Simply put, residential care means that the person or people in care live at the care home, rather than having a caregiver come to their own home.
Depending on what the individual person might need in terms of care, residential care usually involves personal care such as help with washing, getting dressed, toileting, taking medication and getting around if their mobility isn’t as good as it used to be.
Of course, the type of residential care someone needs differs from person to person; some people might only need – and want! – a bit of help, while others benefit from round-the-clock care.
Good question! Nursing homes are slightly different. The main difference between a residential home and a nursing home is that nursing homes offer care beyond help with washing, dressing and taking medication.
Nursing homes employ registered nurses and experienced care assistants to look after people with specific conditions such as dementia, severe physical disabilities or learning disabilities who might struggle with ordinary life and need a bit of extra help.
In a nursing home, residents usually have access to round-the-clock medical and nursing care. Nursing homes also offer care for patients with cancer or terminal illnesses, helping them to manage any pain or stepping in to help at short notice.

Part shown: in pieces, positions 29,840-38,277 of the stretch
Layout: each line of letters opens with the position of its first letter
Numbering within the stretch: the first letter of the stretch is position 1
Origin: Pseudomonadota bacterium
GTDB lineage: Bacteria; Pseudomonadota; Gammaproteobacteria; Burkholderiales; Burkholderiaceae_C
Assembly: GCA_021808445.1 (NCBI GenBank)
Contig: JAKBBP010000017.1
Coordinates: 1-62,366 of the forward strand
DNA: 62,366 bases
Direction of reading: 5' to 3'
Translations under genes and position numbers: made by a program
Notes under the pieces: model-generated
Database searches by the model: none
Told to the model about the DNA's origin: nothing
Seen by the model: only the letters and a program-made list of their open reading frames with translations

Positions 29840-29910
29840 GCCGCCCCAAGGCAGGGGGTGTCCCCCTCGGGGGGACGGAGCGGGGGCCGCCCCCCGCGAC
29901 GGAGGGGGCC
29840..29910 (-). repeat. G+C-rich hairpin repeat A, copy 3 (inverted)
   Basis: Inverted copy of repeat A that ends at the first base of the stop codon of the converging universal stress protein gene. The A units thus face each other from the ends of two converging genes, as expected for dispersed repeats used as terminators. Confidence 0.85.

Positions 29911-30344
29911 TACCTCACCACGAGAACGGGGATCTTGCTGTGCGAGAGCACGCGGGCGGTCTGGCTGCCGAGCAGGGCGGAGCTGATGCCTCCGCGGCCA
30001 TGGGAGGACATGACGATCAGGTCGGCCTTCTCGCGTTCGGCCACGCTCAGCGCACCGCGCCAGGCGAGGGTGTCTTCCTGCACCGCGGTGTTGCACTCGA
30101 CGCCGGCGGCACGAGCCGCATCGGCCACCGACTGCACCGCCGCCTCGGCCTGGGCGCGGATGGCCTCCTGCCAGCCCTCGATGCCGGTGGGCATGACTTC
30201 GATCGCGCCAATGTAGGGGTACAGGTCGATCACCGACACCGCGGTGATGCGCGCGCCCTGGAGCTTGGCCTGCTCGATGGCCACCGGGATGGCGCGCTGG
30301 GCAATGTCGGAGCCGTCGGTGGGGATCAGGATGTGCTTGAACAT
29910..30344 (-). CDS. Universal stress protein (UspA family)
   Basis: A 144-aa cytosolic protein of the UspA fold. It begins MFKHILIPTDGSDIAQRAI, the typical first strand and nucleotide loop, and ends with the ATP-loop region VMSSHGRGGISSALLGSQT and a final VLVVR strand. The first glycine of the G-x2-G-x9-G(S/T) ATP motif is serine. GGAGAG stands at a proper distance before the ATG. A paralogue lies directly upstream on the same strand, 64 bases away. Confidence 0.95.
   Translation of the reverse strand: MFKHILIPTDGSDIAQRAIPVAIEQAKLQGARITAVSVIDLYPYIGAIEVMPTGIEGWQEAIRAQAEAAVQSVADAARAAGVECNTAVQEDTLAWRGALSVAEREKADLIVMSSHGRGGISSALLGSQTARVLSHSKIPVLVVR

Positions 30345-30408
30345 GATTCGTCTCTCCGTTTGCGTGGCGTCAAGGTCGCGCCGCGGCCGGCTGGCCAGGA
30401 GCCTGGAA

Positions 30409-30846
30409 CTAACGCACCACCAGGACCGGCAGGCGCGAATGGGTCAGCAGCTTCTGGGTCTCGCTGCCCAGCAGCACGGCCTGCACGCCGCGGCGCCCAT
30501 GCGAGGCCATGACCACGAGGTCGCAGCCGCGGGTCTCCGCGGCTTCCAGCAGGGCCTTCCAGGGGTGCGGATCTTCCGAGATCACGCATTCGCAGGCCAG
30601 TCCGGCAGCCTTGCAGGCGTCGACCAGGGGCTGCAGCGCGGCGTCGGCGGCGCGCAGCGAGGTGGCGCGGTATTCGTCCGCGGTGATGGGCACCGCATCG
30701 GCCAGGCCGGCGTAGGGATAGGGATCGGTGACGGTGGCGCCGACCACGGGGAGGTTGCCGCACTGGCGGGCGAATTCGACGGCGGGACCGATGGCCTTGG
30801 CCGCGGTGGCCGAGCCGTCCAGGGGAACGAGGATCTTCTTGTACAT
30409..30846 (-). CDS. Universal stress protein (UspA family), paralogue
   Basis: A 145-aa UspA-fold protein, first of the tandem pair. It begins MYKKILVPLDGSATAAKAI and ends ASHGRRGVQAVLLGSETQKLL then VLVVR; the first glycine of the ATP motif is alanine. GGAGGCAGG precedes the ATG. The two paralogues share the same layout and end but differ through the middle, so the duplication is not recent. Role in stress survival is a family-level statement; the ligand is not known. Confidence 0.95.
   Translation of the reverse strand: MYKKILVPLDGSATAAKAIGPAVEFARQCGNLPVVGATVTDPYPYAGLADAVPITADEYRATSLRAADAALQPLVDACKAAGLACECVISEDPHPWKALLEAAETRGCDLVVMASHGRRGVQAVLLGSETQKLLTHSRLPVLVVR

Among the many types of care offered by a residential care home, you’ll also find services such as emergency, convalescent, respite, short term, long-term care, palliative care and sensitive end of life care.
Whether you’ve been discharged by the hospital on the condition that you spend some time in care, your regular carer is going away on holiday, or you just need a little break from the hustle and bustle of life, there’s a care home and a care package to suit you.
In addition to all these care types, there are even more benefits to living in a care home. If someone has been living on their own for a while, care homes can help alleviate loneliness and isolation, boosting that person’s mental health and wellbeing by giving them companionship and people to talk to.
Care homes also take care of a person’s physical health by encouraging them to live as active a lifestyle as they are able to, which can, in turn, increase mental health and even life expectancy.